Iraq’s interim prime minister appealed for a major infusion of foreign troops and international aid to help his country hold elections by January, saying a failure to achieve democracy would be a victory for terrorism.
Standing before the leaders of many nations that opposed the U.S.-led war in Iraq, Ayad Allawi on Friday urged the international community to set aside its differences over the legality of the invasion to oust Saddam Hussein and “stand fast by Iraq.”
“We need to broaden the base of troop-contributing countries to (the multinational force) so that we would stand more determined and be better equipped to confront terrorism,” he said in his first appearance before the U.N. General Assembly.
Standing firm on January elections
After his speech, Allawi also reiterated his insistence that the elections will be held on schedule and that “all eligible Iraqis will be able to vote” — assertions that came amid concern some areas in Iraq may be inaccessible to voters due to the insurgency.
“Do not be neutral in this struggle. Do not remain idle, but join us for our sake and for your own sake,” Allawi told world leaders from the rostrum where President Bush on Monday had defended his decision to go to war.
“I do recognize that some countries here objected to the war that brought down the regime of Saddam Hussein and his oppression and liberated Iraq, and that is their right,” Allawi said.
“But differences over this issue should not remain an obstacle to establishing a new cooperation of relations that would allow Iraq to receive serious international support in order to consolidate security, freedom and democracy in our country,” he said.
Allawi’s assurances about the January elections came as Deputy Secretary of State Richard Armitage told Congress the elections must be held throughout the country, including areas gripped by violence.
That contradicted Defense Secretary Donald H. Rumsfeld, who said Thursday and again Friday that if insurgents prevent Iraqis from voting in some areas, a partial vote would be better than none at all. Rumsfeld stressed, however, that “every Iraqi deserves the right to vote.”
Allawi’s speech was warmly received by the U.S. ambassador to Iraq.
“This was an excellent opportunity for the prime minister to lay out his agenda before the international community and make an appeal for their support,” Ambassador John Negroponte said at the United Nations. “I’m confident elections can and will take place before the end of January.”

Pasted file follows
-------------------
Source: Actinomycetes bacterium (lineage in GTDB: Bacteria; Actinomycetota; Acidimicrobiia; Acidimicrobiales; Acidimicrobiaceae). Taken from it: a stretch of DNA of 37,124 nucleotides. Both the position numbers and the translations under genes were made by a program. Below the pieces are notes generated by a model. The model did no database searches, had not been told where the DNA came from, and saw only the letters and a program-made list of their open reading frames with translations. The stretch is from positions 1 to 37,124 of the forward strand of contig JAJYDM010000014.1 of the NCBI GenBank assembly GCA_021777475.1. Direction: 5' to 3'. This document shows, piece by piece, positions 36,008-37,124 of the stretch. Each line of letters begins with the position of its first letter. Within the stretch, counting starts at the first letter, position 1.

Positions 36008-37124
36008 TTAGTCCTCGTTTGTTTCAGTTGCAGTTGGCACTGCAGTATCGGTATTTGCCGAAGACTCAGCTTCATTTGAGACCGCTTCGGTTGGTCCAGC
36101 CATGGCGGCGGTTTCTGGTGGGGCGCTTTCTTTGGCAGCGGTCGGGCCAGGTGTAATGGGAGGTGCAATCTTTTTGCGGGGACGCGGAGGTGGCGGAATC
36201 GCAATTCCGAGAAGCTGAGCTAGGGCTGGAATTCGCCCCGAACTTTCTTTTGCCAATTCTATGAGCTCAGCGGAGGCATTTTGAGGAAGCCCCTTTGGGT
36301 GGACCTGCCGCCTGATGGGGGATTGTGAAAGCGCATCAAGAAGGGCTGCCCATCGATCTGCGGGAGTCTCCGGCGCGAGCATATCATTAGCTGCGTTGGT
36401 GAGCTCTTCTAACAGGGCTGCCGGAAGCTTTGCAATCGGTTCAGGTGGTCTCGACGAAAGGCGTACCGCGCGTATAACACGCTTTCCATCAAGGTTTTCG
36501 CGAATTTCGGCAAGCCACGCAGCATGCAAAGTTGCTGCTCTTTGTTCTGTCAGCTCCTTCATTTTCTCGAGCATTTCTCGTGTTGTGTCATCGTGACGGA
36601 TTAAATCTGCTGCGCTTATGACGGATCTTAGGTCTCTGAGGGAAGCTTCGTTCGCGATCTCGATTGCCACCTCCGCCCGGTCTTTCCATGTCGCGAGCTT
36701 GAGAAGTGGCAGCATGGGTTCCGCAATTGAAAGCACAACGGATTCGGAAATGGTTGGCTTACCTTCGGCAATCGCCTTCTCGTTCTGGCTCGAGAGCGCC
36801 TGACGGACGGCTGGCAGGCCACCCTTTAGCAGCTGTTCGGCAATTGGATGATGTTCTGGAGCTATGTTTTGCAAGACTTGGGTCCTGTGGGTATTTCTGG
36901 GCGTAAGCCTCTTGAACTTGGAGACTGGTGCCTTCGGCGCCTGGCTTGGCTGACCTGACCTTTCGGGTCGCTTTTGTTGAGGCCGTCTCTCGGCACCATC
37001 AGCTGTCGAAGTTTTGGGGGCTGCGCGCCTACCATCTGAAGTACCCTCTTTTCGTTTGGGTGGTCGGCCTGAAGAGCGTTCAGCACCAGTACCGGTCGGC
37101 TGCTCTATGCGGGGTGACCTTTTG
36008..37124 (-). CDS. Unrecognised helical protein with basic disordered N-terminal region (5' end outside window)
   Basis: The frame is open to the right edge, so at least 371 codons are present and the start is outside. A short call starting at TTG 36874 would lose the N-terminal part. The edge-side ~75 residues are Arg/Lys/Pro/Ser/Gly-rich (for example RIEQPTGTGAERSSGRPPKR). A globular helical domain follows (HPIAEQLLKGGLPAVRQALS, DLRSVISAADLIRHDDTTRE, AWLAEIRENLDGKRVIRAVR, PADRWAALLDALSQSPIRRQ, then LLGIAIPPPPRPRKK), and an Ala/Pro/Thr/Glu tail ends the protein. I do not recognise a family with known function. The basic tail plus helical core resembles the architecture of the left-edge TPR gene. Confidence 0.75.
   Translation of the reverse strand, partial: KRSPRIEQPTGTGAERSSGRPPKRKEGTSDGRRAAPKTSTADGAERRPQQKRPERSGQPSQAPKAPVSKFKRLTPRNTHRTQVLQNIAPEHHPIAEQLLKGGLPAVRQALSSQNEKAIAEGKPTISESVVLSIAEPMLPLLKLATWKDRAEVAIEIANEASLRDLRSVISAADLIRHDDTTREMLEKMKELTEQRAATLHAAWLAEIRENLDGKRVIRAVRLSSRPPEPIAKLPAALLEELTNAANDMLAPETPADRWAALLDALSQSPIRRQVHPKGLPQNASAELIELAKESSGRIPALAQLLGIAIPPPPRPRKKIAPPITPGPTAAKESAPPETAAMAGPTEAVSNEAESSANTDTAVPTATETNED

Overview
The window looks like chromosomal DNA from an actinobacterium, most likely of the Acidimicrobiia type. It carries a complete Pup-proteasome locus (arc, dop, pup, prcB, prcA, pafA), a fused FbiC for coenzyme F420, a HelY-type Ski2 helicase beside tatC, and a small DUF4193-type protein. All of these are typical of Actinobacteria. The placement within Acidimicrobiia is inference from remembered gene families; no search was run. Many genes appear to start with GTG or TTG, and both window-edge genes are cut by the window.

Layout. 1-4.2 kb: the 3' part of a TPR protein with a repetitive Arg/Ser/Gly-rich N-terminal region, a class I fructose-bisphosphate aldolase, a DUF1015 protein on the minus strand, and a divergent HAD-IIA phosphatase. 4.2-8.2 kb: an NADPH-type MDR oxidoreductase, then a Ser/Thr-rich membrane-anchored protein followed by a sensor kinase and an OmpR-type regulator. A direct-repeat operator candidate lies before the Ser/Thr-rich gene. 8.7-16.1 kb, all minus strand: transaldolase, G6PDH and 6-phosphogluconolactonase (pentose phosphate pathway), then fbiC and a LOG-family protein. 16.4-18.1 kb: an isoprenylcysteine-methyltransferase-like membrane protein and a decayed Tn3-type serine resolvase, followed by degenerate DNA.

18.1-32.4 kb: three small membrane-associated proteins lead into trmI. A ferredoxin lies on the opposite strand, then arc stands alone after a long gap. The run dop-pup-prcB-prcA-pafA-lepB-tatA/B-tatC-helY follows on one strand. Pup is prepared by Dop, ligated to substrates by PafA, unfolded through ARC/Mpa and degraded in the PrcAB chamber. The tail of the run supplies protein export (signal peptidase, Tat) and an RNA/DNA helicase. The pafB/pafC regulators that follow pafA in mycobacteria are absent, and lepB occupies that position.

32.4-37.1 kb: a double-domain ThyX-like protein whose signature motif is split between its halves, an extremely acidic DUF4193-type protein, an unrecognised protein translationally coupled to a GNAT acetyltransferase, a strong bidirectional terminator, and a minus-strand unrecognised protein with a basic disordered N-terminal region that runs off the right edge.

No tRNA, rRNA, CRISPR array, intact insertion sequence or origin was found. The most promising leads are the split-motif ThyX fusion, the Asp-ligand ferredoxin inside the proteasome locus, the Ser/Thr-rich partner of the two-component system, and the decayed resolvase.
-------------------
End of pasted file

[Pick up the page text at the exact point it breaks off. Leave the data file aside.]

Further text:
Allawi, speaking to reporters after meeting with U.N. Secretary-General Kofi Annan, said there would be “no partial elections” and “every eligible Iraqi will be able to vote.”
When asked about the different positions of the U.S. officials, he said, “This is hypothetical, we are talking about an election in January. We are now still in September ... by January I would hope that everything is settled.”
Spike in violence
A surge of violence, hostage-takings and beheadings in Iraq and the inability of U.S.-led forces to secure volatile parts of the country that are wholly or partly controlled by insurgents, such as Fallujah, have raised doubts about the timing of the vote.
Allawi and Annan also discussed the need to provide security for U.N. workers who return to Iraq to help with the election.
The United Nations withdrew its foreign staff after deadly attacks on its offices in Baghdad and has been reluctant to commit more than the 35 election officials already authorized because of the danger of the assignment.
“The secretary-general assured the prime minister that the U.N. will give all possible support in advising and assisting the Independent Electoral Commission,” Annan said in a statement. It also said “additional personnel would be sent as circumstances permit.”
Allawi said international assistance was needed immediately and warned that Iraq’s foreign debt was the country’s “most serious obstacle on road to development and stability.”
He encouraged creditor nations to take more steps in forgiving some of the “unjust burden” that he noted was mostly incurred by the former regime. Iraq has an estimated $120 billion in foreign debt.
Allawi said that “an extreme, tiny minority” was seeking to undermine Iraq’s reconstruction efforts, including foreign fighters and members of the former regime.
“But they will reap nothing but failure and total defeat,” he said. “Therefore, our struggle is your struggle, our victory will be your victory. And, if we were defeated, it will be your defeat.”